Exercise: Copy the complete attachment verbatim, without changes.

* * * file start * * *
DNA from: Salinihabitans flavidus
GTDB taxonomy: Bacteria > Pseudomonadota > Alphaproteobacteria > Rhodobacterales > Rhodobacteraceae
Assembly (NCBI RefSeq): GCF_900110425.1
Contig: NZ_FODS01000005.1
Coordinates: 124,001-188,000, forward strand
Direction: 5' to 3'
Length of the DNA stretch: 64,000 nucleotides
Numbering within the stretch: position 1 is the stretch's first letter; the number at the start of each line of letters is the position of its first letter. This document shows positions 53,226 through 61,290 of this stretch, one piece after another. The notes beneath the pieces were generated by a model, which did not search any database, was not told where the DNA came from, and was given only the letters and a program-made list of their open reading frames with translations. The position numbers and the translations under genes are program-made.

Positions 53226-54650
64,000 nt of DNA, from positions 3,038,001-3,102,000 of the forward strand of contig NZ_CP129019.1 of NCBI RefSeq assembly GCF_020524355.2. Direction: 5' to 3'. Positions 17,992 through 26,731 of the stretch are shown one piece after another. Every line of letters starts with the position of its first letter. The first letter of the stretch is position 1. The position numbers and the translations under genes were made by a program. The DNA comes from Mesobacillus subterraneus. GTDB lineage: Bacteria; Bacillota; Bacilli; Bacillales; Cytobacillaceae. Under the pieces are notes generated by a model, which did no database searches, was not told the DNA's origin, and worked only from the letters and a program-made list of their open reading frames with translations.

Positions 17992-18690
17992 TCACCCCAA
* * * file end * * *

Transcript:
DNA from: Salinihabitans flavidus
GTDB taxonomy: Bacteria > Pseudomonadota > Alphaproteobacteria > Rhodobacterales > Rhodobacteraceae
Assembly (NCBI RefSeq): GCF_900110425.1
Contig: NZ_FODS01000005.1
Coordinates: 124,001-188,000, forward strand
Direction: 5' to 3'
Length of the DNA stretch: 64,000 nucleotides
Numbering within the stretch: position 1 is the stretch's first letter; the number at the start of each line of letters is the position of its first letter. This document shows positions 53,226 through 61,290 of this stretch, one piece after another. The notes beneath the pieces were generated by a model, which did not search any database, was not told where the DNA came from, and was given only the letters and a program-made list of their open reading frames with translations. The position numbers and the translations under genes are program-made.

Positions 53226-54650
64,000 nt of DNA, from positions 3,038,001-3,102,000 of the forward strand of contig NZ_CP129019.1 of NCBI RefSeq assembly GCF_020524355.2. Direction: 5' to 3'. Positions 17,992 through 26,731 of the stretch are shown one piece after another. Every line of letters starts with the position of its first letter. The first letter of the stretch is position 1. The position numbers and the translations under genes were made by a program. The DNA comes from Mesobacillus subterraneus. GTDB lineage: Bacteria; Bacillota; Bacilli; Bacillales; Cytobacillaceae. Under the pieces are notes generated by a model, which did no database searches, was not told the DNA's origin, and worked only from the letters and a program-made list of their open reading frames with translations.

Positions 17992-18690
17992 TCACCCCAA